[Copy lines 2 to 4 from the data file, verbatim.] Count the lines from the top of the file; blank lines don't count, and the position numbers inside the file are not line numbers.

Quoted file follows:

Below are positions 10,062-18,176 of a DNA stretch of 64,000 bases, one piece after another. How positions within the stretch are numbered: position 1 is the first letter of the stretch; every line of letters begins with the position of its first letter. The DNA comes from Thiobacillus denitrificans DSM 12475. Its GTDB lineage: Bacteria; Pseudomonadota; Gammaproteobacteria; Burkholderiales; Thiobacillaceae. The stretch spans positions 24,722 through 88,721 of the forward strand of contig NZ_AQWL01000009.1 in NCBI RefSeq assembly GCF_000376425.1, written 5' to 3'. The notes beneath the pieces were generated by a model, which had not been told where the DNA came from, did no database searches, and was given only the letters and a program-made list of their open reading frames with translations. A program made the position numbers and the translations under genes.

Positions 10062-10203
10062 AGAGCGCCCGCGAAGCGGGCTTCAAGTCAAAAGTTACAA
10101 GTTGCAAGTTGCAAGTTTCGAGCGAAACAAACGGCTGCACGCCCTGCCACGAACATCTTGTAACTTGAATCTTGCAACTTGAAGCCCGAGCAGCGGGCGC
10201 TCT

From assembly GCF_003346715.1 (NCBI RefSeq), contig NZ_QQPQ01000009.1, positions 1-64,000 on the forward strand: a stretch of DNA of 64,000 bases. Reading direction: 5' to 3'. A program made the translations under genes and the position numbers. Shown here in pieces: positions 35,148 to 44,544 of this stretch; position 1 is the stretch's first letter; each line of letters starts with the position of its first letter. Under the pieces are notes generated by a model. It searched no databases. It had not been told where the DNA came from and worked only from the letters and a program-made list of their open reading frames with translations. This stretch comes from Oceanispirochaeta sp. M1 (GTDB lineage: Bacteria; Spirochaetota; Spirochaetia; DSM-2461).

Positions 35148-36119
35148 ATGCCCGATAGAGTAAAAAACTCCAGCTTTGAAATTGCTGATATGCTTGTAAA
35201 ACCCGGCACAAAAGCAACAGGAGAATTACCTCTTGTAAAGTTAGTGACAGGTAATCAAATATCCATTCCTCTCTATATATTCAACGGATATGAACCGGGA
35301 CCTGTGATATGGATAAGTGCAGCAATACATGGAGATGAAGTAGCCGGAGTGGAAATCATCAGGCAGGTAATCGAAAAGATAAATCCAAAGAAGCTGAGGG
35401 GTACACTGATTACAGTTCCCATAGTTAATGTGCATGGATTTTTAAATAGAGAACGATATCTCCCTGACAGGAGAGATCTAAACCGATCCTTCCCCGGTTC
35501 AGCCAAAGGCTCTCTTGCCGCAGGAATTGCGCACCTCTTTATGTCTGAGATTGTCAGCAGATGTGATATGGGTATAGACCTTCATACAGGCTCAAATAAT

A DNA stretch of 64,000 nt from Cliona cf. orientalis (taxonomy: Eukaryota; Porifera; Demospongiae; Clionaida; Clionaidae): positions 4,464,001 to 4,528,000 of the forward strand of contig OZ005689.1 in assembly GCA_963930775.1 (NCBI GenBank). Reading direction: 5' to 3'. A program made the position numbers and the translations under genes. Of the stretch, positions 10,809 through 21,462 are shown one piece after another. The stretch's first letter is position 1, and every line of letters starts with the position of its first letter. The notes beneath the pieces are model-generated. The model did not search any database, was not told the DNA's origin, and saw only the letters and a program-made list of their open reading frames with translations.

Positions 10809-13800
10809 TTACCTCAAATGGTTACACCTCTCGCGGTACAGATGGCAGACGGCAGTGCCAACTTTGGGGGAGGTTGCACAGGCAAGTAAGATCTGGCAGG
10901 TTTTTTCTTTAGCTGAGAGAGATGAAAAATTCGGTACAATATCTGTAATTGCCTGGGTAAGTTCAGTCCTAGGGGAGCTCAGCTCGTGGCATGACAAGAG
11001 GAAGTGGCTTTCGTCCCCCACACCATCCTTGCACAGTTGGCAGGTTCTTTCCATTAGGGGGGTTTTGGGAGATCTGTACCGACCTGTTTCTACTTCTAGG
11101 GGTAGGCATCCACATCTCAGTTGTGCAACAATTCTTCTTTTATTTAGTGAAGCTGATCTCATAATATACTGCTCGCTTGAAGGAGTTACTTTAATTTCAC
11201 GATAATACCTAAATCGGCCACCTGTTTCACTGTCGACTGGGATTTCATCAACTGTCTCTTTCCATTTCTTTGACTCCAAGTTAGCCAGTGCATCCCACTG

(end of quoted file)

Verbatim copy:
Positions 10062-10203
10062 AGAGCGCCCGCGAAGCGGGCTTCAAGTCAAAAGTTACAA
10101 GTTGCAAGTTGCAAGTTTCGAGCGAAACAAACGGCTGCACGCCCTGCCACGAACATCTTGTAACTTGAATCTTGCAACTTGAAGCCCGAGCAGCGGGCGC